Muzghan was born and brought up in the Panjshir Valley. She works in neonatal intensive care at our Maternity Centre in Anabah.
Two people who can’t be photographed. Two boys’ faces that out of respect, or rather out of decency, can never be immortalised. But also out of guilt, out of impotence in the face of the most unimaginable cruelty.
Hamidullah is four years old. He was playing near his house when a spray of bullets struck him in the head. He lost his arm, and in all probability, he will lose his left eye too. His face is covered in wounds. Through his right eye he’s watching the nurse trying to get him to eat.
The second boy is around six. He was in a car with his parents when a rocket aimed at a checkpoint a little way ahead of them hit them. His mother and father died in the blast.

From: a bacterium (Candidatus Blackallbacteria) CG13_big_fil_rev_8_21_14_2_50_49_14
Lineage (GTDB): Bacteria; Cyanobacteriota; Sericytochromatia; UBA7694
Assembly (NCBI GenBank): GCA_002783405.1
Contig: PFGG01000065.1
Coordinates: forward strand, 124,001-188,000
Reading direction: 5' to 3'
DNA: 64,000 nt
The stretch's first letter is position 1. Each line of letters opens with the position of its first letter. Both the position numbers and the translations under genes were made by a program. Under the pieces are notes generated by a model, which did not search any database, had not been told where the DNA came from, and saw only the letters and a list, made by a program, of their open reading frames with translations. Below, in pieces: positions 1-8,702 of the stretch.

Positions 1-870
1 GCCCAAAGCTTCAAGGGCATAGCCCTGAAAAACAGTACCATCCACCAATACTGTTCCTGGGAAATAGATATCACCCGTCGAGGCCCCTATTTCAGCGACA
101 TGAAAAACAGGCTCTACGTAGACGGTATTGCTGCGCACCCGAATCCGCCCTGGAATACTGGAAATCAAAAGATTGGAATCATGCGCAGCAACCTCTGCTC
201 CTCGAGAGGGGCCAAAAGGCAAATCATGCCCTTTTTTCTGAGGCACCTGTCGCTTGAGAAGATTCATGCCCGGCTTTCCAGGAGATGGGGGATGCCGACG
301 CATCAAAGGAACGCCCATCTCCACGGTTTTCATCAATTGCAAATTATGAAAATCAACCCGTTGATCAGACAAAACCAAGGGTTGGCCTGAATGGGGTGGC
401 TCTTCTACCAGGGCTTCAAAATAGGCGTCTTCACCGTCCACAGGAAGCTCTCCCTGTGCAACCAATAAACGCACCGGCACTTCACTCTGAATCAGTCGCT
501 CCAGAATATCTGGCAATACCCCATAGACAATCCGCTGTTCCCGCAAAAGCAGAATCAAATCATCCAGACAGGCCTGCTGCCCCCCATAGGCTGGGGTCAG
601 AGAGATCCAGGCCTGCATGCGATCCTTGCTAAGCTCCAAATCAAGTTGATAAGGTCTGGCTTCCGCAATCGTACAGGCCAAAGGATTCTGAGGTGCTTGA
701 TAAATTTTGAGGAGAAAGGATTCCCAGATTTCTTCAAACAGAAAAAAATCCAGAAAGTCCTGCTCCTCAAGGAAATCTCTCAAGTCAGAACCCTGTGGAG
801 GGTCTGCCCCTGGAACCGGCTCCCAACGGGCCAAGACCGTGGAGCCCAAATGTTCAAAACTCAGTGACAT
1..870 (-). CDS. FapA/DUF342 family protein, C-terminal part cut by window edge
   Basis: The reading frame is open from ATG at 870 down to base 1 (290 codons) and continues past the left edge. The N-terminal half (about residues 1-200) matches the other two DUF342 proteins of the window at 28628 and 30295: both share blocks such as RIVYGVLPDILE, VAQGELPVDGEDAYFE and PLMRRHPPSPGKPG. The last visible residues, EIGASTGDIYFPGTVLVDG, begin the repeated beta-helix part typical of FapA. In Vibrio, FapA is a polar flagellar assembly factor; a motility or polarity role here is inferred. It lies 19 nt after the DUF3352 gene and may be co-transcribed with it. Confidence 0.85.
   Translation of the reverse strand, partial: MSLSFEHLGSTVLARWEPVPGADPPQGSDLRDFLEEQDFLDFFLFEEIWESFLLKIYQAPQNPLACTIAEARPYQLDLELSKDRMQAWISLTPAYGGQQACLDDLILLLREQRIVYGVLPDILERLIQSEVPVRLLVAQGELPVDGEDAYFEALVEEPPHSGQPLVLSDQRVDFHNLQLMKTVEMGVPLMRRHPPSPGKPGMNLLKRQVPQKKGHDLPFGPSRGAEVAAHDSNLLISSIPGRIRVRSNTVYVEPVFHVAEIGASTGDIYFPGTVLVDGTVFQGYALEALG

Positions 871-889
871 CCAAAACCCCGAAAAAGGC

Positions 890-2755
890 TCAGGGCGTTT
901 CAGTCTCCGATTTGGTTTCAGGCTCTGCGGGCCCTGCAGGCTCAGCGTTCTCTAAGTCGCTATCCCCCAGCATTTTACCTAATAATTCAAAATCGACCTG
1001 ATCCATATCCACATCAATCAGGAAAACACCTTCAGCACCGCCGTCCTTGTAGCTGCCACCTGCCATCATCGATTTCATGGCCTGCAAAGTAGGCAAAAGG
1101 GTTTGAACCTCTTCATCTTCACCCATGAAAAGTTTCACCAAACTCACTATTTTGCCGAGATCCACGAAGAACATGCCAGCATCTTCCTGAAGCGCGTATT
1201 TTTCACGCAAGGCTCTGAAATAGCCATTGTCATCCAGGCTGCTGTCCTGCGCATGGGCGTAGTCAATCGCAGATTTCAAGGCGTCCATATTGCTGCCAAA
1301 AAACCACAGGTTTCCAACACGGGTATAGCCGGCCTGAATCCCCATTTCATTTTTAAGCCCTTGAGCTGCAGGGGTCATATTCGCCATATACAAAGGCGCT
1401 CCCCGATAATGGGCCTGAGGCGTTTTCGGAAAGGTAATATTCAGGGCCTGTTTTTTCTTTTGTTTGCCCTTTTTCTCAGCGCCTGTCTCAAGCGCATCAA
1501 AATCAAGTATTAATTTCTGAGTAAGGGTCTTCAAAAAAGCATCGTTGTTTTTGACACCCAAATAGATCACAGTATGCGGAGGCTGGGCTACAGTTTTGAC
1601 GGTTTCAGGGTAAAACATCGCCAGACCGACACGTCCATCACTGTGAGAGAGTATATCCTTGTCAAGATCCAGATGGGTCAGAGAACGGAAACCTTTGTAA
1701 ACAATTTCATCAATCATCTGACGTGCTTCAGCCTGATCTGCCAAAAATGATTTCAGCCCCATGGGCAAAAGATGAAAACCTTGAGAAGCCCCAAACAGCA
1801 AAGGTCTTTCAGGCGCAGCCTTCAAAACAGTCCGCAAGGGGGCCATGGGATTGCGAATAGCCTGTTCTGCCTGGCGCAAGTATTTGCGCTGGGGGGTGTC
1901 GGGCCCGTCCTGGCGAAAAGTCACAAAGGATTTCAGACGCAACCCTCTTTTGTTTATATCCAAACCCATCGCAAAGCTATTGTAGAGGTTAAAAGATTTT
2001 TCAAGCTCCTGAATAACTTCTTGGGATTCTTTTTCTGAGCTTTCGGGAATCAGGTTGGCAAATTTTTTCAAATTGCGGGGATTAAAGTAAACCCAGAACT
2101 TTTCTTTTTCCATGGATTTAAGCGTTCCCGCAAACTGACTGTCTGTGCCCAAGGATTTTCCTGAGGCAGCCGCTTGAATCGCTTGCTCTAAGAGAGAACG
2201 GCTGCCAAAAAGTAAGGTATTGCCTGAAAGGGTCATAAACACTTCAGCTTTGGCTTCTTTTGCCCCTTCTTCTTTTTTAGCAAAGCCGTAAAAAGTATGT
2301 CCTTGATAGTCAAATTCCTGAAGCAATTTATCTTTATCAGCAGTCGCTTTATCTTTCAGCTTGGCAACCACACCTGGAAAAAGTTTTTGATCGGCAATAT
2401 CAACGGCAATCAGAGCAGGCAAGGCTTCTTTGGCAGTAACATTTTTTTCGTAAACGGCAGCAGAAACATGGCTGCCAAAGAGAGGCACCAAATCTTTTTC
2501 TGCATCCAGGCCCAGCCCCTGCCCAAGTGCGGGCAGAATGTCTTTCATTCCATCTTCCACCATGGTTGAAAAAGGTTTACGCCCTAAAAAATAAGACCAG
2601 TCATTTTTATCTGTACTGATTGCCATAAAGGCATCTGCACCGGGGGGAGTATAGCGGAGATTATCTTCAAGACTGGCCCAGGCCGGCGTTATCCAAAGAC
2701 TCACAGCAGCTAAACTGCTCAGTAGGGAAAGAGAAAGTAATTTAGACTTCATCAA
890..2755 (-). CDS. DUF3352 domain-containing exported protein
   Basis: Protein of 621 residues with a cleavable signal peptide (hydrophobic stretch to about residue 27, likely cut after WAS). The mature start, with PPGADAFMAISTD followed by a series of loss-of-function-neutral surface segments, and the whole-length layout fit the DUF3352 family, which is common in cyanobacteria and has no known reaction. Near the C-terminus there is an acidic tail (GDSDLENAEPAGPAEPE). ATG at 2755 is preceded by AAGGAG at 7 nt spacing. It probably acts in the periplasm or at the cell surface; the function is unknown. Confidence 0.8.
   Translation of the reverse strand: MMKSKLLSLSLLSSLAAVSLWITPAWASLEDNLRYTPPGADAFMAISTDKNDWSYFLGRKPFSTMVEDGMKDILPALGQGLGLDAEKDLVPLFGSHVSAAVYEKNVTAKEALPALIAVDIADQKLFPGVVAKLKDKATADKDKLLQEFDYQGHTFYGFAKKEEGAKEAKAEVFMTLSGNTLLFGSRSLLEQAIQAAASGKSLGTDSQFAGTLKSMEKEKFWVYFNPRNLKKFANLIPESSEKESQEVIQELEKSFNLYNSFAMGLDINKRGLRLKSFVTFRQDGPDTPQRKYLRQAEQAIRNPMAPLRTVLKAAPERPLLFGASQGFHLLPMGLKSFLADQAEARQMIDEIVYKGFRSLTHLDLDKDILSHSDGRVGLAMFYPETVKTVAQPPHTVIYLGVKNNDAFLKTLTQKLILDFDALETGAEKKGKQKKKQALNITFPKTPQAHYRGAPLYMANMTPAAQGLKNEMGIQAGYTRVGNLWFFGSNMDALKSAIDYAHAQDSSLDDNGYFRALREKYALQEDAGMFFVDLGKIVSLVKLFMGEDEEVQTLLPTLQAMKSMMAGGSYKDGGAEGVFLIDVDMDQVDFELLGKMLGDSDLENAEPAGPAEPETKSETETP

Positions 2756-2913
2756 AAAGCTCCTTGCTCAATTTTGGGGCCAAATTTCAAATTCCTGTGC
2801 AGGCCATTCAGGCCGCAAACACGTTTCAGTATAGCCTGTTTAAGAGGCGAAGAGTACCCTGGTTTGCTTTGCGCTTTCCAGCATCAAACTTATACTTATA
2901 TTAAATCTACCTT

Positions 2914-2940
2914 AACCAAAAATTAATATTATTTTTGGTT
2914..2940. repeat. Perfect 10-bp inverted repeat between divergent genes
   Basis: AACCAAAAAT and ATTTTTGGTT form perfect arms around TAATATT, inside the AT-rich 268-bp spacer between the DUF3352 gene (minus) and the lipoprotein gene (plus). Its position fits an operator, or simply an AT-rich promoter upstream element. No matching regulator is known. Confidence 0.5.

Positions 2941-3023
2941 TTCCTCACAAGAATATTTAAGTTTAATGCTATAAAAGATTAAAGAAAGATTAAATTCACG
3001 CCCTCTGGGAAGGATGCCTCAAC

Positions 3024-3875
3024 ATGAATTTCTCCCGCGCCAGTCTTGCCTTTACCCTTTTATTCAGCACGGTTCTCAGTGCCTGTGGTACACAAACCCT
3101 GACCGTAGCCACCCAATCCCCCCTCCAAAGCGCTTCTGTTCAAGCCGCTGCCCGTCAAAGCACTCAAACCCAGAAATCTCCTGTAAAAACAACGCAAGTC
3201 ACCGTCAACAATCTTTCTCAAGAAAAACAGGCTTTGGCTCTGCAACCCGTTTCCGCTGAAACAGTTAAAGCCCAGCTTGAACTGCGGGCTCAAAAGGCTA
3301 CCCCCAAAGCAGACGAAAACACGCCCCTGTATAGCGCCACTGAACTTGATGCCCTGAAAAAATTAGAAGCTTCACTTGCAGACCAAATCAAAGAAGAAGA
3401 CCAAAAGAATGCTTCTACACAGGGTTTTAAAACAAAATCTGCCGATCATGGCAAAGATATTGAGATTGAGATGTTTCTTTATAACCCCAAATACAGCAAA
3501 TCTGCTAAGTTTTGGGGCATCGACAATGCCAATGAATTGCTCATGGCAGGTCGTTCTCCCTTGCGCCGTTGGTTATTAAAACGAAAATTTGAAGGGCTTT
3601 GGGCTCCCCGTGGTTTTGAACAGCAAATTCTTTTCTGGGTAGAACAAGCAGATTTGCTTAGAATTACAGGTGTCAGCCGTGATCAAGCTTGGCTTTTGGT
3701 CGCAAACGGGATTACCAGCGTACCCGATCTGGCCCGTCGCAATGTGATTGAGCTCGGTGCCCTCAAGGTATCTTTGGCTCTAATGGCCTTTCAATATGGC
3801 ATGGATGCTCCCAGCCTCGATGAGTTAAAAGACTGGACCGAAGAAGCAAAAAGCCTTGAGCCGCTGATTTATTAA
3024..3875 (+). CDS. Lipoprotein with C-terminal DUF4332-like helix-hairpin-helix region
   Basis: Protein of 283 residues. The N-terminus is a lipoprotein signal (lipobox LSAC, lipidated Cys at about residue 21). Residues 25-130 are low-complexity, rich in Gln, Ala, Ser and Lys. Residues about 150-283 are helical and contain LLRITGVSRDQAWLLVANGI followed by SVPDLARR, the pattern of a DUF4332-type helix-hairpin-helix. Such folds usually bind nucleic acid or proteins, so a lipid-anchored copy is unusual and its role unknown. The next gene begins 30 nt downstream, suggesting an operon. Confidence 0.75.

The boy was left with burns and wounds classified as minor all over his body. The doctors say he’ll recover. Terrified and understanding nothing, he’s watching the nurse as she tries to get a word out of him, even just his name.
He just wants to know where his parents are.
Two faces, two stories, two among the many lying in the beds at our hospital for war victims in Lashkar-Gah, in Afghanistan.
Two faces, two stories, two among the many that bear the scars of the inherent wrong of this senseless war.
But then, has there ever been a war that wasn’t senseless? Ask Hamidullah, or the other boy.
I’m certain the answer is no. And I believe there are a lot of us who think that way.
#InsightfromtheField by Daniele, EMERGENCY Logistician